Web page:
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Leviathan Wakes

September 18, 2013

Leviathan Wakes (Expanse, #1)There are two types of sci-fi readers. The ones who read for the cultivation of mind, and the ones who read for fun. Of course, there are intersection between these two groups. The first group can be divided into two faction: hard sci-fi and soft sci-fi; the natural science and social science, respectively. While the second group is usually plot driven. This book belong to the second one.

The setting is not too far from our present time, given approximately 100 years from now. The epstine drive is invented, which provide an economical inner solar system travel, even though it is still not enough to power inter stellar travel. Humanity has spread to planets, moons, and asteroids. Earth is overpopulated. Mars is colonized, and still undergoing terraforming. Ceres, Tycho and several other moons and major asteroids are also colonized. Humanity is divided into two faction: inners, including Earthers and Martians, and outers, inhabitans of asteroid belts (Belters), and moons of the giant gas.

The events in this book is triggered by an unprovoked attack on a space ship by an unknown faction, creating a chain reaction that ignites the entire solar system. The story is told using two points of view, a retired navy officer, and a “just-being-fired” cop. The interaction of these two characters is the best part of this book, since they are representing two opposing views, while working towards the same goal.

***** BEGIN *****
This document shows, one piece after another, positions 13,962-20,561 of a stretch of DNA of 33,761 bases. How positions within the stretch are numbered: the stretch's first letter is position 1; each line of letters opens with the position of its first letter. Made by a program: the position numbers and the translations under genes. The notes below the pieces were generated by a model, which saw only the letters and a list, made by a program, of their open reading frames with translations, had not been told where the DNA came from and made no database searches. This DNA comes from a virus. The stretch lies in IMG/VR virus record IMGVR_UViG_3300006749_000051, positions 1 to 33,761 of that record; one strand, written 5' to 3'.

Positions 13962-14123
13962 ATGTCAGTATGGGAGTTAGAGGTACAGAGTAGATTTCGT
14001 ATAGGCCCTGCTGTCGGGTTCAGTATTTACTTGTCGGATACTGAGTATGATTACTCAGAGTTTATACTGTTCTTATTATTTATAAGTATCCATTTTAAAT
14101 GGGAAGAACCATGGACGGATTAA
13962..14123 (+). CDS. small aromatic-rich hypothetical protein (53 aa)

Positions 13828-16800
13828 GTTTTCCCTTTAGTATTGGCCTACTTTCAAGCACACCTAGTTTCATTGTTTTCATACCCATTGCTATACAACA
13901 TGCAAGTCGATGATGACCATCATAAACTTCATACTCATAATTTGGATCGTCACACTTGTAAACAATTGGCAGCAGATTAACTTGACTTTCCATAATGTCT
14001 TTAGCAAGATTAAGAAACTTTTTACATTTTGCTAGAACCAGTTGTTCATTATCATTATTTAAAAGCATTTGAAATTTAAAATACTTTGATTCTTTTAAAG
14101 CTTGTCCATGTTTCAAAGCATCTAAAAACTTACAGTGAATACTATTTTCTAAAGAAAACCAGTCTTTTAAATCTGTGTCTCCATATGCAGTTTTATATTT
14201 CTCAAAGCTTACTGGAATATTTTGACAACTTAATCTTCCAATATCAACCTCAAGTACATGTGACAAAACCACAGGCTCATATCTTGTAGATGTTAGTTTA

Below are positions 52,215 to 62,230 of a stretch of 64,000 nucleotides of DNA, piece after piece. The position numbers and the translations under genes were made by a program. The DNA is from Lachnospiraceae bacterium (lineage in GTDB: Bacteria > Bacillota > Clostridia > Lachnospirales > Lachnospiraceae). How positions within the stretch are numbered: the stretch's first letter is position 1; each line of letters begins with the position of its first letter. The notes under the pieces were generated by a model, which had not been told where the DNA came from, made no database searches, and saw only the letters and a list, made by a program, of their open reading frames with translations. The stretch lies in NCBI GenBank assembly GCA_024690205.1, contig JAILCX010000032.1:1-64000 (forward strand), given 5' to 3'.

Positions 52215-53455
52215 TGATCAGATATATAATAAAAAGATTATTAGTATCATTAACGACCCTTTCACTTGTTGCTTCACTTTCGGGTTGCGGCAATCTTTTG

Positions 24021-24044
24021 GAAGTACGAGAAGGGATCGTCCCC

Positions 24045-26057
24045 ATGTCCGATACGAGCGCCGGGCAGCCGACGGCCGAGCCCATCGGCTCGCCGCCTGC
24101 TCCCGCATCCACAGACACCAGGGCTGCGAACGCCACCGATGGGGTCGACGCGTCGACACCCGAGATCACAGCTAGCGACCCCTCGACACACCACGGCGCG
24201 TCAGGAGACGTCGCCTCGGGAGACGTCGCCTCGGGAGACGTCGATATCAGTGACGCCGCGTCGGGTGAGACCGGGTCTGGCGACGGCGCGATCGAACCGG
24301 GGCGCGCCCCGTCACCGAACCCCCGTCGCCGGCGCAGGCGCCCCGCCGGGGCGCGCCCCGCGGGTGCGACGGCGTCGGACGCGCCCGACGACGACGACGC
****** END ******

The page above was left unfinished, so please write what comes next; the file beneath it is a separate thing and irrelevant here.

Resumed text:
The science part in this book is not too special, either the natural science or the social science. Outside Newtonian standard inertial mechanics for space travel, there are nothing interesting to ponder on. I cannot help to compare it with a novel that I just read, 2132. 2312 is without doubt a better read, if you are looking for the science.

This novel can also be classified as a military sci-fi, since it includes some military conflicts. But the military atmosphere is not to thick; a pale picture in comparison with other military sci-fi such as Dominion series by Jerry Pournelle or Robert A. Heinlein novels.

The plot is fast paced with a little twist here and there. The plot is definitely suitable for a sci-fi film scenario (much better than average Hollywood sci-fi nowadays). The plot is also designed for a larger tale, thus serves as the beginning of the series.

As conclusion, it is a good plot driven space opera, with not-so-good science. If you consider only the plot, I would have give it a 4-stars. But I am a hard sci-fi and soft sci-fi lover, and tend to be a little harsh on space opera. Therefore I give it only a 3-stars. But it is a strong start for a series. I will still read the next installment.

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